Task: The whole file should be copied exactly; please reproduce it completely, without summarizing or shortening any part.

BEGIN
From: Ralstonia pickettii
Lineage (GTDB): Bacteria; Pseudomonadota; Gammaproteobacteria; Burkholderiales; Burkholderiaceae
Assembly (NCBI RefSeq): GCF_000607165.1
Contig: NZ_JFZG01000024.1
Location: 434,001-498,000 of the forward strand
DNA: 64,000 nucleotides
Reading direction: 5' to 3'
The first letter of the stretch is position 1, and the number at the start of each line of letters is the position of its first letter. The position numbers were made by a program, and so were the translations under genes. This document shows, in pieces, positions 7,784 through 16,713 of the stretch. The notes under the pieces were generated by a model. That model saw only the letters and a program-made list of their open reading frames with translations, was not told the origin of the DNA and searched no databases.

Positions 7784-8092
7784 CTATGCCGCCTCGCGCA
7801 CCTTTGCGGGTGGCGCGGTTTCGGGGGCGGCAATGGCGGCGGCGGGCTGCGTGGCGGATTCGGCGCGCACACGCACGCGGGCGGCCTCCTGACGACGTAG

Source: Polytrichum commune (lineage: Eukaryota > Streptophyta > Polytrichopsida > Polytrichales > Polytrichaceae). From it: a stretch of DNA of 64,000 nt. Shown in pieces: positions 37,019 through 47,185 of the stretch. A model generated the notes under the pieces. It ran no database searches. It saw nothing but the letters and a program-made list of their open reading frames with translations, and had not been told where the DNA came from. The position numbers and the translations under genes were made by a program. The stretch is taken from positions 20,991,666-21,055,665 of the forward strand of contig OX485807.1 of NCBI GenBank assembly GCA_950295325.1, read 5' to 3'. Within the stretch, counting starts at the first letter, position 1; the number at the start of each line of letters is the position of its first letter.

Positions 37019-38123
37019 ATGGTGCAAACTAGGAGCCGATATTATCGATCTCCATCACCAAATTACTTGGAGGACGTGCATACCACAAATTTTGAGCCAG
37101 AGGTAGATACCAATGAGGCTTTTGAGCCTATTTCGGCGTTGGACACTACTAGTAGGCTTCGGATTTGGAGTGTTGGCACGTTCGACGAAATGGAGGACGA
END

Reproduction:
From: Ralstonia pickettii
Lineage (GTDB): Bacteria; Pseudomonadota; Gammaproteobacteria; Burkholderiales; Burkholderiaceae
Assembly (NCBI RefSeq): GCF_000607165.1
Contig: NZ_JFZG01000024.1
Location: 434,001-498,000 of the forward strand
DNA: 64,000 nucleotides
Reading direction: 5' to 3'
The first letter of the stretch is position 1, and the number at the start of each line of letters is the position of its first letter. The position numbers were made by a program, and so were the translations under genes. This document shows, in pieces, positions 7,784 through 16,713 of the stretch. The notes under the pieces were generated by a model. That model saw only the letters and a program-made list of their open reading frames with translations, was not told the origin of the DNA and searched no databases.

Positions 7784-8092
7784 CTATGCCGCCTCGCGCA
7801 CCTTTGCGGGTGGCGCGGTTTCGGGGGCGGCAATGGCGGCGGCGGGCTGCGTGGCGGATTCGGCGCGCACACGCACGCGGGCGGCCTCCTGACGACGTAG

Source: Polytrichum commune (lineage: Eukaryota > Streptophyta > Polytrichopsida > Polytrichales > Polytrichaceae). From it: a stretch of DNA of 64,000 nt. Shown in pieces: positions 37,019 through 47,185 of the stretch. A model generated the notes under the pieces. It ran no database searches. It saw nothing but the letters and a program-made list of their open reading frames with translations, and had not been told where the DNA came from. The position numbers and the translations under genes were made by a program. The stretch is taken from positions 20,991,666-21,055,665 of the forward strand of contig OX485807.1 of NCBI GenBank assembly GCA_950295325.1, read 5' to 3'. Within the stretch, counting starts at the first letter, position 1; the number at the start of each line of letters is the position of its first letter.

Positions 37019-38123
37019 ATGGTGCAAACTAGGAGCCGATATTATCGATCTCCATCACCAAATTACTTGGAGGACGTGCATACCACAAATTTTGAGCCAG
37101 AGGTAGATACCAATGAGGCTTTTGAGCCTATTTCGGCGTTGGACACTACTAGTAGGCTTCGGATTTGGAGTGTTGGCACGTTCGACGAAATGGAGGACGA